The year 2017 marks the 100th anniversary of the former Texas Highway Department, which was signed into state law April 4, 1917, to fulfill the requirement of the Federal Road Act of 1916. In 1991, the Texas Legislature combined the State Department of Highways and Public Transportation, the Department of Aviation, and the Texas Motor Vehicle Commission to create Texas Department of Transportation (TxDOT). In fulfillment of the federal Americans with Disabilities Act of 1990 (ADA), the agency in 2004 began implementing a transition plan to remove accessibility barriers from its rights-of-way throughout Texas.
To see a complete timeline of TxDOT’s 100-year history, click here.
TxDOT is enlisting the public’s help in improving access for persons with disabilities through an update to its transition plan. According to Darcie Schipull, transportation planner for the TxDOT San Antonio District, the meeting is being held to gather information at the very beginning of the process, before the agency begins to draft a plan.
The meeting will take place in the training room of Building 2 at 4615 NW Loop 410 on Wednesday, April 26, from 1:30-3:30 p.m. Schipull said she hopes for “discussion of the Americans with Disabilities Act Transition Plan Update that TxDOT is advancing.” Area representatives hope to hear about current barriers to accessible travel in the state’s rights-of-way throughout Texas, as well as suggestions for prioritizing improvements.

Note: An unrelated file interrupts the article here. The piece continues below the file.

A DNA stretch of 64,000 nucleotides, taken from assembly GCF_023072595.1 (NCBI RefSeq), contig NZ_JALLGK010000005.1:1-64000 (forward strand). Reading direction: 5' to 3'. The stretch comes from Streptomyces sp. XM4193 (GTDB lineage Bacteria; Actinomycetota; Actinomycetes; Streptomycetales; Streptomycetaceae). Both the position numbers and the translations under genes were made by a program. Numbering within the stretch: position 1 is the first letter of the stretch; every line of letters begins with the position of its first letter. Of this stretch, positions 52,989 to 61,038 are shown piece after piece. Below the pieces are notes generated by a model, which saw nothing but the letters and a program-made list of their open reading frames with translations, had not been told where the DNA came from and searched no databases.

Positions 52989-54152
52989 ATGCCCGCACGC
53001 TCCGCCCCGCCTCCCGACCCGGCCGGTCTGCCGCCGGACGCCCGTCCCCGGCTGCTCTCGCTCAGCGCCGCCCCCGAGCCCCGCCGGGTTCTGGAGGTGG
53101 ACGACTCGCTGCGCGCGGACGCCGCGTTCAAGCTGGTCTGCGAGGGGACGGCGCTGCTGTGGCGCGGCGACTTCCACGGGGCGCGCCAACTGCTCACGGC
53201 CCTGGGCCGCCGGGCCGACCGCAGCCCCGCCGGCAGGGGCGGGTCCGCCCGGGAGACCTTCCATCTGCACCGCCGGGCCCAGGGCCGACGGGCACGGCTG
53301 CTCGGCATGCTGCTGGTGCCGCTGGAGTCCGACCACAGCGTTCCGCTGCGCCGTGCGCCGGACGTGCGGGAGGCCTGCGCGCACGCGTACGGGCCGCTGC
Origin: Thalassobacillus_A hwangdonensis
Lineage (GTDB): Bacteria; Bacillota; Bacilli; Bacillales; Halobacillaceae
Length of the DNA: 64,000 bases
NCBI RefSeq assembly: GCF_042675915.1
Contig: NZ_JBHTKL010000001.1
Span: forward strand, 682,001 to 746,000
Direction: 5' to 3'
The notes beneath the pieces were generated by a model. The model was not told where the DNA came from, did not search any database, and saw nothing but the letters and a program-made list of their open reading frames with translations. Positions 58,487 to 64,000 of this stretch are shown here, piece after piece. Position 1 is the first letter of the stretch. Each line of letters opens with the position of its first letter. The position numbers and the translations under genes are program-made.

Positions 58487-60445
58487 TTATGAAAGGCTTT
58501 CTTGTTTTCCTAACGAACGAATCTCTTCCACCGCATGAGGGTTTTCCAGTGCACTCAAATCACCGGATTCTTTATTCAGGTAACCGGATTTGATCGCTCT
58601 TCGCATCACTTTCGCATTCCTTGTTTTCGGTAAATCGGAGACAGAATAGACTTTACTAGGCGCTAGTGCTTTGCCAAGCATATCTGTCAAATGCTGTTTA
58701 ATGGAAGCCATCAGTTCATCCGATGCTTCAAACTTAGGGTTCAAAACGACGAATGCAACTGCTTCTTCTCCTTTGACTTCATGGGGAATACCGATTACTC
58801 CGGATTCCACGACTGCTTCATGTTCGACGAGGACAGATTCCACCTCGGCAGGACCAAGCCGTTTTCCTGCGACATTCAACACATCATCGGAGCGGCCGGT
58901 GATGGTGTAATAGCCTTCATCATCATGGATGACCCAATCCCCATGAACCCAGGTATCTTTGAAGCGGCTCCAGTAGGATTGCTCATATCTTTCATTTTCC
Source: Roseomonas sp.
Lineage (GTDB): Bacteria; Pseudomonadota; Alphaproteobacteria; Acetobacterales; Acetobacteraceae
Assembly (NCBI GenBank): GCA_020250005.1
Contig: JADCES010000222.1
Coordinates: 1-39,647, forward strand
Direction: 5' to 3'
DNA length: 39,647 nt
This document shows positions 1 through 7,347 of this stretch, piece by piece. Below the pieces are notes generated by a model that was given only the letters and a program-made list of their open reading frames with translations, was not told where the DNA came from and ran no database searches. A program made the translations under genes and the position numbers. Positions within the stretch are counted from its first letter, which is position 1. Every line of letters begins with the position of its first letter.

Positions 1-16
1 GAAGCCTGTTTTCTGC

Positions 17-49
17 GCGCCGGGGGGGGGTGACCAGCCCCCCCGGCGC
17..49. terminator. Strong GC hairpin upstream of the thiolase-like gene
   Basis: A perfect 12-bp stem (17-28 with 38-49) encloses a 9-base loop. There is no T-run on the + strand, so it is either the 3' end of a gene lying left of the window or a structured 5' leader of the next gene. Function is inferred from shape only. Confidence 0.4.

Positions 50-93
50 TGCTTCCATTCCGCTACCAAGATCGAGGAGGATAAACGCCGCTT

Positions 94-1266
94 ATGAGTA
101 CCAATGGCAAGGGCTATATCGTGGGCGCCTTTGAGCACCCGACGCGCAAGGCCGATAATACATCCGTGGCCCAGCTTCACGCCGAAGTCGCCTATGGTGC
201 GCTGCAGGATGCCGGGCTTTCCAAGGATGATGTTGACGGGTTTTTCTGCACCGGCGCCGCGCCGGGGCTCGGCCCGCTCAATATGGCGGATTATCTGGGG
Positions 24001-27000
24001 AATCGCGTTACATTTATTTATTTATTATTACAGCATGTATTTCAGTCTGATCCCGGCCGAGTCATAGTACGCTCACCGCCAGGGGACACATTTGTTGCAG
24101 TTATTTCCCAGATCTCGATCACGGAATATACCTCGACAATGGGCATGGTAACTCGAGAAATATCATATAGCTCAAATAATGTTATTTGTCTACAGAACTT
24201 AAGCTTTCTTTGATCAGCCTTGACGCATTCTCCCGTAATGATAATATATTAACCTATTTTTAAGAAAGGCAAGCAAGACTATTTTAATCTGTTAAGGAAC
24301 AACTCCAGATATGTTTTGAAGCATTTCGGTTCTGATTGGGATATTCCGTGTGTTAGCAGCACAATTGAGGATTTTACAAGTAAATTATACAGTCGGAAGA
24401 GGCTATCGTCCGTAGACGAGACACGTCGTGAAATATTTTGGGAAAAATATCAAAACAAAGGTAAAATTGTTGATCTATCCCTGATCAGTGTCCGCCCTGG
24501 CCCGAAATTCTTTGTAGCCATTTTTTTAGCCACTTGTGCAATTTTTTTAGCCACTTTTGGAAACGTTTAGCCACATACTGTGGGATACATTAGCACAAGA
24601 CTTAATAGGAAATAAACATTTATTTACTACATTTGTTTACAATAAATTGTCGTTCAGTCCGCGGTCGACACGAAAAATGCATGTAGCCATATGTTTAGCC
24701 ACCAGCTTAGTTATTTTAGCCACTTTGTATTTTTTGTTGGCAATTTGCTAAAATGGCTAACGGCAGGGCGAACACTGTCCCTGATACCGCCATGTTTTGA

TxDOT’s civil rights division is primarily responsible for implementing the ADA. Schipull said that the division will hold meetings in each district to gather input, and that it is also working with its design division to create a database of all sidewalks and streets within the state highway system. The completed database will be used to develop priorities to make all facilities accessible per ADA guidelines.
“The Texas Department of Transportation is committed to ensuring that every program, service, benefit, activity, and facility is open to the public and is fully accessible,” Schipull said. “Compliance with the Americans with Disabilities Act is not only required under federal law – it is the right thing to do. Stakeholder involvement is critical to the process. TxDOT is partnering with stakeholders from the disability community in every district to ensure the plan is appropriate and achievable.”
Following the district meetings, TxDoT planners will revise policies, procedures, and practices. From June 2018 to January 2019 they will program removal of barriers. TxDOT will accept comments on the draft plan in June 2019, and the plan will be presented for adoption in August 2019.